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Publication numberUS4232406 A
Publication typeGrant
Application numberUS 06/040,432
Publication dateNov 11, 1980
Filing dateMay 18, 1979
Priority dateMay 18, 1979
Publication number040432, 06040432, US 4232406 A, US 4232406A, US-A-4232406, US4232406 A, US4232406A
InventorsLester R. Beeghly, George E. Gilchrist
Original AssigneeBeeghly Lester R, Gilchrist George E
Export CitationBiBTeX, EndNote, RefMan
External Links: USPTO, USPTO Assignment, Espacenet
Water closet ventilating system with vacuum breaker valve
US 4232406 A
Abstract
A system for ventilating the toilet bowl of a water closet of the type having a standpipe in the flush tank thereof and wherein the lower end of the standpipe is connected to the conduit which extends between the flush tank and the flush ring in the toilet bowl and the upper end of the standpipe extends above the normal level of the water in the flush tank. The inlet of a suction fan communicates with the space above the level of the water in the flush tank and the outlet of the fan is connected to a suitable point of discharge for gases withdrawn from the toilet bowl. A vent passage extends from the exterior of the flush tank to the space above the level of the water in the flush tank, and a normally closed flapper valve, which is connected by linkage to a float that floats on the surface of the water in the flush tank, moves to an open position to prevent a vacuum from developing in the space above the level of the water in the flush tank when the tank is flushing the toilet bowl and the water level in the tank drops.
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Claims(8)
We claim:
1. In a system for ventilating water closets of the type having a flush tank for storing water at a storage level, said flush tank having a cover adapted to fit thereon, a bowl having a flush ring with a plurality of apertures formed around the periphery of said bowl, conduit means connecting said flush tank with said bowl, a standpipe mounted within said flush tank and having its lower end communicating with said flush ring and its upper end communicating with the space above the normal level of the water in said flush tank, and means for effecting the withdrawal of gases from said space and consequently from said bowl, the improvement of which comprises the inclusion of means responsive to lowering of the water level in said flush tank for venting the space above the level of the water in said tank to the atmosphere during flushing so as to eliminate any vacuum in said space and thereby prevent any restriction of the flow of water from said flush tank into said bowl.
2. The system of claim 1, wherein said means responsive to lowering of the water level in said flush tank comprises a float adapted to float on the surface of the water in said flush tank, and a valve controlled by said float.
3. The system of claim 2, wherein said venting means includes means defining a passage having one end connected to the atmosphere and its other end connected to said space, a flapper valve coacting with said other end of said passage and movable between positions permitting and preventing flow through said other end, and linkage connecting said float with said flapper valve for moving said valve into its closed position when the water level in said flush tank is at said storage level and for moving said flapper valve into its open position upon lowering of the water level in said flush tank below said storage level.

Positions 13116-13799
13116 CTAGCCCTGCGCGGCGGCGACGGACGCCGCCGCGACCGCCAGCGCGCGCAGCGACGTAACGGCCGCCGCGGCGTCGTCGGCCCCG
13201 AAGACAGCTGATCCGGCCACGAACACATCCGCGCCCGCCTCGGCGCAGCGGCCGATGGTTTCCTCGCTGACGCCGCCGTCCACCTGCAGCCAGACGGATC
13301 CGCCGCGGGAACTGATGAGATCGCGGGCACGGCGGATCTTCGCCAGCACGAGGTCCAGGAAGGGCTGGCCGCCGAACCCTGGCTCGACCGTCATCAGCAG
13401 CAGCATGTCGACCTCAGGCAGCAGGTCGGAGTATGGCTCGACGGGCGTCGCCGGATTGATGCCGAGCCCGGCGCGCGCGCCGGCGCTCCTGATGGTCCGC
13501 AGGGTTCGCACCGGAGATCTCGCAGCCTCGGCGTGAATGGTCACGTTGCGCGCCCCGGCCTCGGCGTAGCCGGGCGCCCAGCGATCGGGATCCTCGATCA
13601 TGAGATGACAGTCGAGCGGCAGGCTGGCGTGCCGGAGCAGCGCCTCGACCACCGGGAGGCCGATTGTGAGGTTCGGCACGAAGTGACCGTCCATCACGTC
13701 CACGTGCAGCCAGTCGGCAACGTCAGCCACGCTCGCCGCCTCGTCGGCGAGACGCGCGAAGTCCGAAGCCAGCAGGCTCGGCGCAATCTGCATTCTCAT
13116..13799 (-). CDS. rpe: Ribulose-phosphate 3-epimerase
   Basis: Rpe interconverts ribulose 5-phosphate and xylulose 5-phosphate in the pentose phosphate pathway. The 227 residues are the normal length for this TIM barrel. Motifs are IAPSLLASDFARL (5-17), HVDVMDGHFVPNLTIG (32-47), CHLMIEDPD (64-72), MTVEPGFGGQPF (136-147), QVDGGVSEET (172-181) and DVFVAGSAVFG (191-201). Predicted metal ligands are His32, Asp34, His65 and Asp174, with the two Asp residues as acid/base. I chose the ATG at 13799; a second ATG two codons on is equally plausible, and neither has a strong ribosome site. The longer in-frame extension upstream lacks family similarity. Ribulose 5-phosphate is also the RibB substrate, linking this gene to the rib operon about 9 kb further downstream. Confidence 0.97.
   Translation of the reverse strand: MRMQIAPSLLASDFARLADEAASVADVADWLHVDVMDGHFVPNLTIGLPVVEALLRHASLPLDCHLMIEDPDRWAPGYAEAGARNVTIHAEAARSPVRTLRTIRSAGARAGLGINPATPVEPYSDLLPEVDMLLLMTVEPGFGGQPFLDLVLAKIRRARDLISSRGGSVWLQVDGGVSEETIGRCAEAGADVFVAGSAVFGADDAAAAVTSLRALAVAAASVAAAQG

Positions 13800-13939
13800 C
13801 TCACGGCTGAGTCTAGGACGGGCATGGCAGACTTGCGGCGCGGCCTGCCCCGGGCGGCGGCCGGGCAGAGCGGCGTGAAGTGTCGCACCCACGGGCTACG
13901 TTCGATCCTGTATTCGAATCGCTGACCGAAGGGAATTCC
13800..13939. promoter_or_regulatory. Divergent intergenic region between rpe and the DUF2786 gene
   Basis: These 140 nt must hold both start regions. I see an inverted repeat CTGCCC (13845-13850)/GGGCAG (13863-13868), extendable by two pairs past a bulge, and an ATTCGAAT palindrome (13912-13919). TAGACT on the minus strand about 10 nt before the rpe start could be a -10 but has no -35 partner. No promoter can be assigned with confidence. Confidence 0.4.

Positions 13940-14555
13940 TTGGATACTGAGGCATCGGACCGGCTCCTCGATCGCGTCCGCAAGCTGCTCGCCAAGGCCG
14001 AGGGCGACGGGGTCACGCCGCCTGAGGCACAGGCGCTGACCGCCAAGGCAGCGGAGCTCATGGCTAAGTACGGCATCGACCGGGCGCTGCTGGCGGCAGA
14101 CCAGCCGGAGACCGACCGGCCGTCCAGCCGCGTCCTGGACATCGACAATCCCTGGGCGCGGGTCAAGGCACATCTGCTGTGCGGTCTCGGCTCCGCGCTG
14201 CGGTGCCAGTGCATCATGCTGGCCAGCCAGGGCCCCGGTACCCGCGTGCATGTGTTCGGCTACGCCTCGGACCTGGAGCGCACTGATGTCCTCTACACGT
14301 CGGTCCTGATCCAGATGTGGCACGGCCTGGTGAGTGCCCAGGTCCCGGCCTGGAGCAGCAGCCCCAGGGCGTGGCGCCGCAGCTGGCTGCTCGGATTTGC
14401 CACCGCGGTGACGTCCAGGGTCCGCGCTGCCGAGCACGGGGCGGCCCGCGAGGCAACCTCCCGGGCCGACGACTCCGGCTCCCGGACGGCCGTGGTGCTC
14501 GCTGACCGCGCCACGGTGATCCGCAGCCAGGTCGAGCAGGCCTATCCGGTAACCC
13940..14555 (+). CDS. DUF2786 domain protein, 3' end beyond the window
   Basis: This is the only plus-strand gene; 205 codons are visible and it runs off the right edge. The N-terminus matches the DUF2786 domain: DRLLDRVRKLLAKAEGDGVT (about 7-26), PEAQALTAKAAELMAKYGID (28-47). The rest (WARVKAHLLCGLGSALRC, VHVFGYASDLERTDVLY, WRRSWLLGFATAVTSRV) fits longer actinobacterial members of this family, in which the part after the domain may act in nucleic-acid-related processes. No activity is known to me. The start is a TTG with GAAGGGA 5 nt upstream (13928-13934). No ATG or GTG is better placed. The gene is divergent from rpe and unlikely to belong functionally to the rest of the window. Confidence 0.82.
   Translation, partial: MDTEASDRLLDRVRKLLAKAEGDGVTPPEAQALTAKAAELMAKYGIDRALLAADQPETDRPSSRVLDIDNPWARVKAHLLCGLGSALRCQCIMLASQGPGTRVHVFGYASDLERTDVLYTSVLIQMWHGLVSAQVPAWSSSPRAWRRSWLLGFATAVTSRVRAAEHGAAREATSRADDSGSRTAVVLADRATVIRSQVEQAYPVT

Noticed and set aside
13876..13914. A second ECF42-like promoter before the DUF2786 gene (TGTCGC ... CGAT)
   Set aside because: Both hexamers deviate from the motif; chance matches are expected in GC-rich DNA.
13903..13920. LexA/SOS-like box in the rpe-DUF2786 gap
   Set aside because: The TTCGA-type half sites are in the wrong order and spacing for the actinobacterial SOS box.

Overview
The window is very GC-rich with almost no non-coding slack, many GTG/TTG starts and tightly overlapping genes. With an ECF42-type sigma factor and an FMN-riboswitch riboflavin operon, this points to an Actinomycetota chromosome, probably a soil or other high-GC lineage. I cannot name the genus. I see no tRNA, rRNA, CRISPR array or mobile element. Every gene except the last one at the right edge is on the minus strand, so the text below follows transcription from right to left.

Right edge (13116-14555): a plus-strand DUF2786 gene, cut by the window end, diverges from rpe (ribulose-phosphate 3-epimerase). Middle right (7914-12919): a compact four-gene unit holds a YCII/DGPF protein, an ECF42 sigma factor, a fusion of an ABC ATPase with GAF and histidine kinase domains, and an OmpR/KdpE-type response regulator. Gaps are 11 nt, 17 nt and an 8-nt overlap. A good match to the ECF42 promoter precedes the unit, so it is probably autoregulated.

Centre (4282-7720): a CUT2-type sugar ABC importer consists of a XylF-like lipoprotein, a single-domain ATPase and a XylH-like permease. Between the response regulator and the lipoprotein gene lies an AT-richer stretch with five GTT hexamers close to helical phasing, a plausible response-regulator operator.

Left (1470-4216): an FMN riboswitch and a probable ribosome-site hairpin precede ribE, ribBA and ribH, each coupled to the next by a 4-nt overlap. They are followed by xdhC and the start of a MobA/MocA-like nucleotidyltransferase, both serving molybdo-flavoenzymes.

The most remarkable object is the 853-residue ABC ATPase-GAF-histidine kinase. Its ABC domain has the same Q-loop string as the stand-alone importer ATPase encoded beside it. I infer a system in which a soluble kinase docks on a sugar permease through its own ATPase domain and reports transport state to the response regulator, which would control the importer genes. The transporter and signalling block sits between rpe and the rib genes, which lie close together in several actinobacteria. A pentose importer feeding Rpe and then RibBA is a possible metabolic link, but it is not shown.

4. The system of claim 3, wherein said linkage includes a draw rod connected to said flapper valve, a pivotably mounted link connected to said draw rod and movable in a plane perpendicular to said draw rod, and a vertically shiftable push rod connected to said float and said link, said push rod being movable from an upper to a lower position in response to lowering of the water level in said flush tank from said storage level, whereby said flapper valve moves from its closed to and remains in its open position while said bowl is being flushed.
5. The system of claim 4, wherein said flapper valve is generally L-shaped and arranged with one leg normally extending vertically and another leg normally extending horizontally, said draw rod being connected to said vertically extending leg.
6. The system of claim 1, including a spacer adapted to be mounted on the top of said flush tank and adapted to receive said cover, and said venting means is mounted in said spacer.
7. The system of claim 3, including a spacer adapted to be mounted on the top of said flush tank and adapted to receive said cover, said passage defining means comprises spaced walls in said spacer, and said linkage is carried by at least one of said walls.
8. The system of claim 4, including a spacer adapted to be mounted on the top of said flush tank and adapted to receive said cover, said passage defining means includes spaced, upper and lower, horizontal walls and vertical side walls in said spacer, said flapper valve is pivotally mounted on one of said horizontal walls, and said push rod extends through vertically aligned opening in said horizontal walls of said passage defining means.
Description

This invention relates to a system for ventilating the bowl of a water closet, and more particularly relates to a system for ventilating a water closet wherein a valve is provided for venting the space above the water level in the flush tank to the atmosphere during flushing of the bowl so that the flow of water is not restrained by vacuum in the flush tank.

While the need for systems for ventilating water closets has long been recognized, the prior art systems have not been entirely successful and thus have not come into widespread use. See for example: U.S. Pat. Nos. 1,342,716, Johnston; 1,381,710, Krantz; 1,622,993, Cameron; 1,675,841, Cohoon; 1,955,579, DeMalaussine; 2,216,008, Heuacker; 2,277,165, Stebbing, et at.; 2,297,935, Baither; 2,778,033, Majauskas; 3,087,168, Huso; 3,102,275, Raymond; 3,192,539, Martz; 3,495,282, Taggart; 3,681,790, Dooley; 3,763,505, Zimmerman; 3,781,923, Maisch, et at.; 3,955,218, Ramsey; 4,011,608, Pearson; and 4,044,408, Pearson. The present system is simple, effective, and is capable of being adapted to existing water closets without major modifications.